This is what handicappers are attempting to decipher in every race. Unfortunately, the horse's form is often illusionary and since ability is directly related to form the entire process becomes a difficult Catch-22.

PAUL RUSSELL (Australian professional in the 1940s)
Weight handicapping is the basis of racing. It's by the use of weight shifts that handicappers try to equalise the chances of all runners. My advice has always been to concentrate on weight-for-age races, set weights or special weights. These invariably produce runners with a clear-cut advantage over their rivals in the all-important factor of weight.

As punters, we have to 'do the weights' to find the in-form gallopers who, for one reason or another, are meeting their rivals better than should be the case. I thoroughly investigate the weights, but I don't rely on this one factor.

A well handicapped, fit horse, in the hands of a good jockey and placed in a race that's suitable for it, will invariably give supporters a run for their money.

The greatest chance a small punter has is to invest in set amounts, and only increase the size of the bets in accordance with capital growth. If a punter has $40, he might make his unit of investment $2. That would be his maximum. If he built his capital to $80, he can withdraw half the profit for personal gain and then use an increased capital of $60 and make the maximum stake $3.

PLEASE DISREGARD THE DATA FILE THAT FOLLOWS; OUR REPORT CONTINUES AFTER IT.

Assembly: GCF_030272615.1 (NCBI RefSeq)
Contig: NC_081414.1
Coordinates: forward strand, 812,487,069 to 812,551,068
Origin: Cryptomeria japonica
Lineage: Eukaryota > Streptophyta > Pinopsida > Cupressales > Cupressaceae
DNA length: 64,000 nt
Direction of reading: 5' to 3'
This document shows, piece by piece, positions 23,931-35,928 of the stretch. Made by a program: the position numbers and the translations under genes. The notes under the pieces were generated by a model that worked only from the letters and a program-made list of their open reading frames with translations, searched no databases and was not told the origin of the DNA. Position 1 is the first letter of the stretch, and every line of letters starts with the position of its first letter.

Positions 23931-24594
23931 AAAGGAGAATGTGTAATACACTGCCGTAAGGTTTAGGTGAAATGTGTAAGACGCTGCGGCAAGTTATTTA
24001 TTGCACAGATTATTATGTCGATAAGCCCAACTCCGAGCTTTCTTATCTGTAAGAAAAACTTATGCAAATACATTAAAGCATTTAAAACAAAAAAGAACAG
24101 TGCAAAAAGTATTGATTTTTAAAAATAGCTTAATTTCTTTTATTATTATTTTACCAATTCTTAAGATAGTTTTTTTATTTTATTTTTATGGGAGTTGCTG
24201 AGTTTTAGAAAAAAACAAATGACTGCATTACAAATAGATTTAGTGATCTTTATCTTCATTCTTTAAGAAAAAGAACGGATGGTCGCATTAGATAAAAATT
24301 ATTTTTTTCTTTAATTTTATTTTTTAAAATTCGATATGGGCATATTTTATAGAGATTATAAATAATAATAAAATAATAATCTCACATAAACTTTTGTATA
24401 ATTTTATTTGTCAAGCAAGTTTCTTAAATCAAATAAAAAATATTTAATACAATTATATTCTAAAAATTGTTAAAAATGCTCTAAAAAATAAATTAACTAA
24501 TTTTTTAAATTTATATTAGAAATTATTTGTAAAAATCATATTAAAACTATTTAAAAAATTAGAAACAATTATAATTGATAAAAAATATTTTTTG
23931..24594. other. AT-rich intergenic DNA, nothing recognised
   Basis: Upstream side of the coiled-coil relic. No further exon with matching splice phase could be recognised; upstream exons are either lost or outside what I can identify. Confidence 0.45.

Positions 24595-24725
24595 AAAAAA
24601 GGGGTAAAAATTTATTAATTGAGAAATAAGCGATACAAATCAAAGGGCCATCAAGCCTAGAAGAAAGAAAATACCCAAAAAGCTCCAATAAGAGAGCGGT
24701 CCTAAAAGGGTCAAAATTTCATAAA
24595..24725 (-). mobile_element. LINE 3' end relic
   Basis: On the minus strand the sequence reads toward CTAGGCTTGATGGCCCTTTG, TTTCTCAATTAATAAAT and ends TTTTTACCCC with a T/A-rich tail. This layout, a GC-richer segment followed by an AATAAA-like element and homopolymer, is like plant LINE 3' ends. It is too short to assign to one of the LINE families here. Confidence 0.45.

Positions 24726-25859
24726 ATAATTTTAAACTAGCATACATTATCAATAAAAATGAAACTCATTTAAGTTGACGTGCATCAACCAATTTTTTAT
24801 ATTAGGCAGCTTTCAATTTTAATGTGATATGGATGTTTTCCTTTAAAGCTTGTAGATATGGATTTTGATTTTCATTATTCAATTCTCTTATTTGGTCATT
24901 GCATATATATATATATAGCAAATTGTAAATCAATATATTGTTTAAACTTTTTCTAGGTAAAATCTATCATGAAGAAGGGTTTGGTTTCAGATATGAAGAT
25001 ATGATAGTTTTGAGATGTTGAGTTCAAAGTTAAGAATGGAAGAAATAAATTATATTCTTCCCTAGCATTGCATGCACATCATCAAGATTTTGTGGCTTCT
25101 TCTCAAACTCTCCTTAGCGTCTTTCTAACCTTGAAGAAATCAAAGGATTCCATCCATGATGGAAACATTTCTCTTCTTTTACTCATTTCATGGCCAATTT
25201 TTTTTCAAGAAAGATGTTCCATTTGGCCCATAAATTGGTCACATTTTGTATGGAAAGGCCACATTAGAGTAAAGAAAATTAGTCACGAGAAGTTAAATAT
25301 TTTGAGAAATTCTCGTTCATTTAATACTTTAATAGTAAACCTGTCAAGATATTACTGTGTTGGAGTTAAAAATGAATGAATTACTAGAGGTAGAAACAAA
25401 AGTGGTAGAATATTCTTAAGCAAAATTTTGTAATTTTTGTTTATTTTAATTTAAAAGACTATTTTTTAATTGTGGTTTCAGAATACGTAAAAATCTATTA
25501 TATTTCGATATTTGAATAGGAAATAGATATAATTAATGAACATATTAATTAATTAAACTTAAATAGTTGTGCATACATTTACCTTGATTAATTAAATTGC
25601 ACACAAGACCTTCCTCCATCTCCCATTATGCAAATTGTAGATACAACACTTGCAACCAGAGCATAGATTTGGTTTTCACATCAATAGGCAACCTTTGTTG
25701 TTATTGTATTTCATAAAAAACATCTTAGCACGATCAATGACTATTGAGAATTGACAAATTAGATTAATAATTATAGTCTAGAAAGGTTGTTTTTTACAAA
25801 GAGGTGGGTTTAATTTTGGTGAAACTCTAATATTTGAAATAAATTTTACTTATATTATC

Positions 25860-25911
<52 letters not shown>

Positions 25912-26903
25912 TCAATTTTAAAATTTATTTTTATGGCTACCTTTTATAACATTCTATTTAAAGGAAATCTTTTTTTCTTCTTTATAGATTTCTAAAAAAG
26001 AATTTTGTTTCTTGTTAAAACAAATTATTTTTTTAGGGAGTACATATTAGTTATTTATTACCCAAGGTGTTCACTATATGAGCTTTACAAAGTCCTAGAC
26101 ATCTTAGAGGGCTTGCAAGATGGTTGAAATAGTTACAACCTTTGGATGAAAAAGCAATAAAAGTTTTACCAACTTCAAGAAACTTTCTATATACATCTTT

With flat stakes, the player knows in advance how much he can lose, so there is no mental stress. At the same time, there is no ceiling to what lie can win. Provided he's selective in his choice of horses, he can steadily step up from bank to bank until he reaches a point where he has withdrawn worthwhile dividends and is betting in sizeable sums.

If a person starts with $40 and manages to double his bank three times, the position is: He goes to $80. takes out $20 as profit, and increases the stake to $3. He then moves from $60 to $120 and withdraws $30. His third operation starts at $90 with a set stake of $4.50.

If he doubles his bank to $180, he would take out $45 and start the fourth venture with a working capital of $135 and a stake, at 5 per cent, of $6.75.

At this stage, he has declared himself dividends totalling $95 and has a capital of $135.

Even if he was wiped out at this point, he would still have shown a profit of $55 on the total transaction.

JACK TRACEY (UK professional)
I forget all about the ratings, the weights, and all that stuff. I just get myself on to the trainers and jockeys who are in form at the time. My first thing is to mark down all the likely ones in the guide, and then take a long look at them.

I never have a bet on a horse ridden by an out-of-form jockey or trained by someone whose horses haven't been winning. I go with the strength all the time. I want my money on the best and the most confident. Why anyone would risk their money on anyone but the best, beats me.

It can be very simple. One or two bets a day, sometimes none, but always with a strong trainer and a very good jockey. Money for jam!

ARTHUR BLUNT (Australian professional from the 1940/50s)
Cut down the number of bets you have; that's my tip for anyone who punts. Divide the card into bettable and unbettable races and once you've decided on the races to bet, go through the race and list them under Contenders and Non Contenders.

It doesn't take long to narrow the field down to a few chances. Once you've done that, check the prices, chase some value and, if your judgement is correct most of the time, you can give up work. Easy, isn't it?

By John Mack